Conservative conference: Drug use among middle-class professionals to be investigated to combat violence, Sajid Javid announces

UK News


Recreational drug use by middle-class professionals will be investigated by the government as part of efforts to tackle the drivers of violent crime.

The home secretary, Sajid Javid, was to tell the Conservative Party conference that drug markets could cause sudden shifts in serious violence, such as stabbings and shootings.

The government is launching a review of drug misuse of all kinds including drug use among professionals and the “small number of entrenched users who cause the most harm”.

It follows calls from senior police officers to target middle-class cocaine users whose recreational habits are believed to be fuelling increasing street violence.

“I am committed to ending the scourge of violent crime and will combat this issue using all the tools at the government’s disposal,” Mr Javid was due to tell delegates in Birmingham.

“We will not only deal with crime when it happens but will go further and strengthen our ability to target and prevent the root causes of criminal behaviour from finding the evidence, ensuring our services are working together and providing the right resources to the right places.”

The government is also to consult on making it compulsory for sectors including health, education, social services, local government and housing and others to tackle the root causes of serious violence as a priority.

Justice secretary David Gauke: middle class drug users to blame for street crime and violence

Mr Javid, considered a front-runner to become the next Tory leader, was to announce a new £200m Youth Endowment Fund that aims to divert children away from criminality in selected hotspots.

Echoing a successful violence reduction programme in Scotland that has recently been mirrored in London, it will use early predictors of involvement in youth violence to target children as young as 10.

The factors include truancy from school, aggression, aggression, anti-social behaviour, substance misuse, criminal parents or domestic abuse in the home.

The Home Office said the fund took a public health approach to addressing violence that will be long-term.

But Diane Abbott, the shadow home secretary, said the fund did not replace the money already cut from local authorities.

“It’s no use Sajid Javid saying health, education, social services, local government, housing and others are at the root cause of violent crime,” she said.

“He is part of a government that has been implementing damaging austerity measures in all of these areas for more than eight years.

“Under the Tories the causes of crime have worsened, and the ability to tackle it has been undermined by their cuts of over 20,000 police officers.”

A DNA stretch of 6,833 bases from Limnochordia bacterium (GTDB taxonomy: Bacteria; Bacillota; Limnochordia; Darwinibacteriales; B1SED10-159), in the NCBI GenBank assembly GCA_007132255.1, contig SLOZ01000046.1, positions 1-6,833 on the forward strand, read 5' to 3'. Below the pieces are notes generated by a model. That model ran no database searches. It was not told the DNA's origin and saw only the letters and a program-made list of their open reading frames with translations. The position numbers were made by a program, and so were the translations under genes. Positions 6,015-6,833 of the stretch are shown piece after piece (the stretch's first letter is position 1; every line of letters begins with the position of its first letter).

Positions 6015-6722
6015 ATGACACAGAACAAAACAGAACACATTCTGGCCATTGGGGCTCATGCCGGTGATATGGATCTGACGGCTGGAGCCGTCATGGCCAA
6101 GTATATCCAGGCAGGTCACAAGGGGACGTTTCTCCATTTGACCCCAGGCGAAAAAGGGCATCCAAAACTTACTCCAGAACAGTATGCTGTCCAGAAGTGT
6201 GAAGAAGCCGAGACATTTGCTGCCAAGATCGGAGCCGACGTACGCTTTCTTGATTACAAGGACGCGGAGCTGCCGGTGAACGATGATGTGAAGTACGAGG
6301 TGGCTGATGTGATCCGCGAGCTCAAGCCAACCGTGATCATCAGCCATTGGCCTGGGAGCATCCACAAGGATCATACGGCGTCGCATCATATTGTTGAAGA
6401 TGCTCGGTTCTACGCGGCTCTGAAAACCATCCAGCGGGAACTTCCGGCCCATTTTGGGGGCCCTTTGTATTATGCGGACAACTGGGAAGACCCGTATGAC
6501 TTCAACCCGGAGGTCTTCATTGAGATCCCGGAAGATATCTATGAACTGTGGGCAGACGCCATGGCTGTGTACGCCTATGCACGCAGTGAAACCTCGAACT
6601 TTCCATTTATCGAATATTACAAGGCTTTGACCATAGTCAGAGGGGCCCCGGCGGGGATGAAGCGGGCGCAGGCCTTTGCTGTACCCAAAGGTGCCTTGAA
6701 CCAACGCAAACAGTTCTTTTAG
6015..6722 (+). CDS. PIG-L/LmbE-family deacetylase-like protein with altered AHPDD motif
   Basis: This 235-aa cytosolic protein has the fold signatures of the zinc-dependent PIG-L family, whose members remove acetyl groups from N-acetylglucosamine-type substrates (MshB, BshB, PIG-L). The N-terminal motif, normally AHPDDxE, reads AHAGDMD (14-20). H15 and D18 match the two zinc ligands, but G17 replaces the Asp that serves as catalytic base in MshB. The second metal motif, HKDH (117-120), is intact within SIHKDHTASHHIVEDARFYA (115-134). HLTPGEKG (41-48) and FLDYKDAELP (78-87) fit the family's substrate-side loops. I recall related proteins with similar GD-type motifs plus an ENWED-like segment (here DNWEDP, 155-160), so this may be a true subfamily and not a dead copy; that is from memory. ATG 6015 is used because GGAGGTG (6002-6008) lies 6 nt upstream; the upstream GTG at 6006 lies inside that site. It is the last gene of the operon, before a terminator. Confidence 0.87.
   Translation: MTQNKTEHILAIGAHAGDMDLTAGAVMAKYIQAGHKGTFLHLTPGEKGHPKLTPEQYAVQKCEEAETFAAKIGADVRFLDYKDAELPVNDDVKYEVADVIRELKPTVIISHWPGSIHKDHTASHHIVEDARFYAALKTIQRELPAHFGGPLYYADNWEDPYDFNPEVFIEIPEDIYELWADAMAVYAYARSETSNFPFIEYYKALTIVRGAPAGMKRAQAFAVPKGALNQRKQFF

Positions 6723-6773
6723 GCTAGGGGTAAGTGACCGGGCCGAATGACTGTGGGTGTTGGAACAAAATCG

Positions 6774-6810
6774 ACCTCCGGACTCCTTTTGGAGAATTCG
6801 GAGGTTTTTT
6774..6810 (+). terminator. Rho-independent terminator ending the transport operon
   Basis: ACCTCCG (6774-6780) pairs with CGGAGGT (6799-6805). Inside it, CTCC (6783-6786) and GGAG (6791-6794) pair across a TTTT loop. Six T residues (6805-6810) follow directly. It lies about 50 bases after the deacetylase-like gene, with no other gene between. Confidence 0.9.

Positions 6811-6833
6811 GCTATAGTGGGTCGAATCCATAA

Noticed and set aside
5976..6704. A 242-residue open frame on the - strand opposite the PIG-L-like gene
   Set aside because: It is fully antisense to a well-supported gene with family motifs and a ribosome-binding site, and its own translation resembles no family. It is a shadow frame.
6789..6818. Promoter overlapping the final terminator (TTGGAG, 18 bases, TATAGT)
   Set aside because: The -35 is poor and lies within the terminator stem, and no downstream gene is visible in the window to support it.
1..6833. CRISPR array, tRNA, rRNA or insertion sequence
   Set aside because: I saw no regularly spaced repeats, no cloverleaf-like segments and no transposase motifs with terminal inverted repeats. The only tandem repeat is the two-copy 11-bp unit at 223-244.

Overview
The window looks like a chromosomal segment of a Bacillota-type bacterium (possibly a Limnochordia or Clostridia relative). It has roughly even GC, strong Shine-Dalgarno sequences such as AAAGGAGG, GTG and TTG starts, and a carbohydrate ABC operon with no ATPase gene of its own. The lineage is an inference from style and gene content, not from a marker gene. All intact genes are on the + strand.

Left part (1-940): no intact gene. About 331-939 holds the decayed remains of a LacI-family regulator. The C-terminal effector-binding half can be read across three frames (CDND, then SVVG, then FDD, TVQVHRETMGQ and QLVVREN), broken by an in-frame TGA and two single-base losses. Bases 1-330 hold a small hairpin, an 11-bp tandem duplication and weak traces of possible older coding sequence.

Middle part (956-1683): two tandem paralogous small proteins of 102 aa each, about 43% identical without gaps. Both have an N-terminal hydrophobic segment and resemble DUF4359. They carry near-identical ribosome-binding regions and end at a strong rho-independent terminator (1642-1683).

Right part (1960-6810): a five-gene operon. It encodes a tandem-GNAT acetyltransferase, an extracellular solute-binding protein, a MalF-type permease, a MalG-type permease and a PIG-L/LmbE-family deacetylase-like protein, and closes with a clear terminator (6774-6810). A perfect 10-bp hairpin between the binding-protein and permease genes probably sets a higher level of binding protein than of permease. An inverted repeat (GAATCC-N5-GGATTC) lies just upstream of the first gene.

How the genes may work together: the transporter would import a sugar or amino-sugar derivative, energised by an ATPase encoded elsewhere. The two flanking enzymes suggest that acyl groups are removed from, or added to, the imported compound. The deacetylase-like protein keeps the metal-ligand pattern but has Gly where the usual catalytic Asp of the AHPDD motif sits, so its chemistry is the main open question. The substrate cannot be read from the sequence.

In its first Serious Violence Strategy earlier this year, the government was condemned for omitting Home Office research finding that police funding cuts “may have encouraged” offenders and “likely contributed” to a rise in serious violent crime.

The finished document named the drug market as one of the key drivers of attacks and murders, amid a 22 per cent rise in knife crime.

Between 2014-15 and 2016-17, murders where either the victim or suspect were known to be involved in using or dealing illicit drugs increased from half to 57 per cent.

Simon Kempton, the operational policing lead for the Police Federation, said that given the choice between wealthy recreational users and addicts living on estates, he would stop the middle classes buying drugs.

“If you look at why there is a market for cocaine from South America it is because people who can afford it are buying it and fuelling the problem,” he told the association’s conference in May.

“Street-level users are a problem because they steal to fund their habit, but on their own they will not support an organised crime group. The big market is people with money to spend and they are often oblivious to the misery they cause because it is not on their doorstep.

“Middle-class drug users do not come across the radar of police because they are consuming it behind closed doors… there’s a lack of personal responsibility.”

Sheldon Thomas, the founder and chief executive of Gangsline, said: “We need to tackle street gangs and gang crime but for me the big incubator is middle class people who buy these drugs.

“We need to tackle middle-class white people who are buying cocaine in very large amounts.”

At the same time, police and the National Crime Agency are battling the rise of “county lines” gangs who supply drugs from major cities into countryside territories controlled with violence and intimidation.

Children are frequently used to run drugs in the belief they are less likely to be caught or punished, and the labour and sexual exploitation caused has made British people the largest group of potential modern slaves reported to authorities.

The Home Office said social media was also being used by dealers to glamourise the lifestyle bought with their earnings, taunt rivals and brandish weapons.


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